Drummonds’ 2022 barley varietal trials are combining the latest plant breeding breakthroughs with new perspectives on crop agronomy.
With the number of spray options in growers’ agronomy ‘toolboxes’ now fast diminishing, agronomists at the company are now looking at ways of growing cereal crops that require a lesser dependence on chemicals.
Blending cereal varieties is one option in this regard. Ongoing winter barley trials at Termonfeckin, Co. Louth feature plots comprising a mix of six varieties.
Agronomist Wesley Martin told Agriland: “By mixing varieties, the expectation is that their respective strength of resistance to specific fungal diseases can help deliver for the crop as a whole.
“The end result should be a reduced reliance on fungicide sprays. This is what we have set out to investigate over a three-year period.
“The varietal mix on the ‘blended’ trial site comprises: Tower; Tardis; Infinity; Bordeaux; Cassia; and Casting.”
Reducing dependence on chemicals
Research work carried out in parts of Europe has suggested that varietal mixtures increase genetic diversity within a field and may help slow the spread of some diseases and reduce the risk of resistance breakdown.
“And such an approach is not new to Ireland. Previously, cereal growers in this country would have sown out a different cereal variety on headlands in order to improve the management of the overall field,” Wesley Martin added.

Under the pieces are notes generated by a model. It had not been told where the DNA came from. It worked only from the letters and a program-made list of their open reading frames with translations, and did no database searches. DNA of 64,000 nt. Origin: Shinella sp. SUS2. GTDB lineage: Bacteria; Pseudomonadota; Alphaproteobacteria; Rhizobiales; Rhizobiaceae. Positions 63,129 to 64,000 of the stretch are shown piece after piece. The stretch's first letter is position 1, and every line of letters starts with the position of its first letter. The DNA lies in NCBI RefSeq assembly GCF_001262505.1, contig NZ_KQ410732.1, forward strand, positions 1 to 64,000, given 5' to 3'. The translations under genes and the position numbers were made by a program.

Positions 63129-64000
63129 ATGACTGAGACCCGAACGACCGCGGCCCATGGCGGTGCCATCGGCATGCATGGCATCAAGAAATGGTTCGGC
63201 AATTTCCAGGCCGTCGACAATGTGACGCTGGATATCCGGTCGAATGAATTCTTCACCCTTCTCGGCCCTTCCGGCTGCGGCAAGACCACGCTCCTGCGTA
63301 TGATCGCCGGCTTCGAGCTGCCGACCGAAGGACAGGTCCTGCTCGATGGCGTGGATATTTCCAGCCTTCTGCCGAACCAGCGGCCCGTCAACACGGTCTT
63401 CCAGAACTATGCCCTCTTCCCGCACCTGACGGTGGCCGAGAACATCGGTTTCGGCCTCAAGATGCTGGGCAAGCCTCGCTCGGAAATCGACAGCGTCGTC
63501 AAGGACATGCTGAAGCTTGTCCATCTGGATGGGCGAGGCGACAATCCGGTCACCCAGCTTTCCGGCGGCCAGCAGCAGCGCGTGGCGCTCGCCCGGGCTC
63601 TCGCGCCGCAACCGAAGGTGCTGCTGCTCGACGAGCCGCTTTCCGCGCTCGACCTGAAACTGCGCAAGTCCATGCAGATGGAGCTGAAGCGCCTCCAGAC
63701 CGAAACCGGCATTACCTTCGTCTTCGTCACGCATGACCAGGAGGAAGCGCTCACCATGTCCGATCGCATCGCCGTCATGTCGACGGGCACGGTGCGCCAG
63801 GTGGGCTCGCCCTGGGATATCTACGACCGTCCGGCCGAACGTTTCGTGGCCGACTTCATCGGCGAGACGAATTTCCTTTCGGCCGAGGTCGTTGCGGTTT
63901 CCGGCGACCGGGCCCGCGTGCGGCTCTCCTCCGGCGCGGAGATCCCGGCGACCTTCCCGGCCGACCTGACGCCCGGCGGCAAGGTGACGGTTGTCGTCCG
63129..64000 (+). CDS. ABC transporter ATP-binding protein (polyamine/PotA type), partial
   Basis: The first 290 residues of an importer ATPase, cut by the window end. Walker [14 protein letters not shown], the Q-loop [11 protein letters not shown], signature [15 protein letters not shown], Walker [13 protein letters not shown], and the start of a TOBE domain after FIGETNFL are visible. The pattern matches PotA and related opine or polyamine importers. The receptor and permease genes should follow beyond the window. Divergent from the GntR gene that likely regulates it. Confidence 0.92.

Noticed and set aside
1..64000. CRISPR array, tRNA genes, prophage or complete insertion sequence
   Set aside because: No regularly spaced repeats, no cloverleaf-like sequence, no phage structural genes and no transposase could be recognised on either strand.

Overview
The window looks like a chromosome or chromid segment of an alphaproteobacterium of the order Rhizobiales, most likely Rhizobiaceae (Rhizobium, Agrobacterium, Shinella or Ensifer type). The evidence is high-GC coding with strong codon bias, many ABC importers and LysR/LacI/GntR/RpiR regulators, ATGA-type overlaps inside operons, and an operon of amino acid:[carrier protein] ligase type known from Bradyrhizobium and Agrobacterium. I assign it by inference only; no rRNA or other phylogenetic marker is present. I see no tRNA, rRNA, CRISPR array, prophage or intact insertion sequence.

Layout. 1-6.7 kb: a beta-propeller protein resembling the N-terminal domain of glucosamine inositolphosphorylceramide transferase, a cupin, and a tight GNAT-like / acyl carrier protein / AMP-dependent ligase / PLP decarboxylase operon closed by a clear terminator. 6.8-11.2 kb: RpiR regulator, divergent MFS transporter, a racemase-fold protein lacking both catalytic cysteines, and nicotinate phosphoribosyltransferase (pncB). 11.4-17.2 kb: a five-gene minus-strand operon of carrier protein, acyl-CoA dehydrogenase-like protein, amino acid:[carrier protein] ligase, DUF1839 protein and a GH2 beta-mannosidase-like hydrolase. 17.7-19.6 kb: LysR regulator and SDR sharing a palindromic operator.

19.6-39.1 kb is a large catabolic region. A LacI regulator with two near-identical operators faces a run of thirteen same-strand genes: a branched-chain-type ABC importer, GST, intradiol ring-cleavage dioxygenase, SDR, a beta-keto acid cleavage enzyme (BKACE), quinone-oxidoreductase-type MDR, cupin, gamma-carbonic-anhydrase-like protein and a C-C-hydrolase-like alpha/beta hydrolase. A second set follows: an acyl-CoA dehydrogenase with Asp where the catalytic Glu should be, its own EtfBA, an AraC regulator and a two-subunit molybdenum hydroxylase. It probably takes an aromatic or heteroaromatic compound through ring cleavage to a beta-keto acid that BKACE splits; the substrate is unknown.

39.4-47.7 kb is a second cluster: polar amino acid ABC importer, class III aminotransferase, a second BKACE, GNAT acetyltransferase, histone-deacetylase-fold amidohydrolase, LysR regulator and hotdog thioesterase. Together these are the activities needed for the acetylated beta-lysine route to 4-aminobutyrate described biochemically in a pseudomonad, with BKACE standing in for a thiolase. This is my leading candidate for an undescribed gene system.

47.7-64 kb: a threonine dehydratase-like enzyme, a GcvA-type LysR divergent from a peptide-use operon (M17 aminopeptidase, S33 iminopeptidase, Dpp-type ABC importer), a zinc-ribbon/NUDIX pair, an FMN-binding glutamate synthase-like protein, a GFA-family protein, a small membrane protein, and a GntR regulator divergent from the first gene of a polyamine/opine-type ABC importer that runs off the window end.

But all of this comes with a note of caution. Drummonds, or any other cereal seed merchant, is not allowed to blend cereal varieties.
“But given the increasing pressure on cereal growers to produce grain with a reduced reliance on agrochemicals, the option of blending varieties within the same field is well worth looking at for the future,” Martin said.
“One possible downside will be the differing maturity dates of the various varieties. But time will tell how this works out. Drummonds is committed to developing the current trials over the next couple of years.”
Cereal growers will be aware of the fact that Barley Yellow Dwarf Virus (BYDV) was an issue for both winter and spring crops during the 2021/2022 season.
Significantly, Drummonds is currently trialling a new 2-row winter barley variety – yet to be named – with, potentially, a significant tolerance to BYDV.
“Disease tolerance should not be confused with disease resistance,” stressed Drummonds agronomist Frank Glynn.
“The fact that a variety is tolerant to BYDV does not means that it is entirely unaffected by it.
“We already have a BYDV tolerant 6-row variety in the shape of Joyau.
“Confirmation that a 2-row variety is also available would represent a significant boost for Irish barley growers. But it will take a number of years of ongoing trials to get us to that stage.”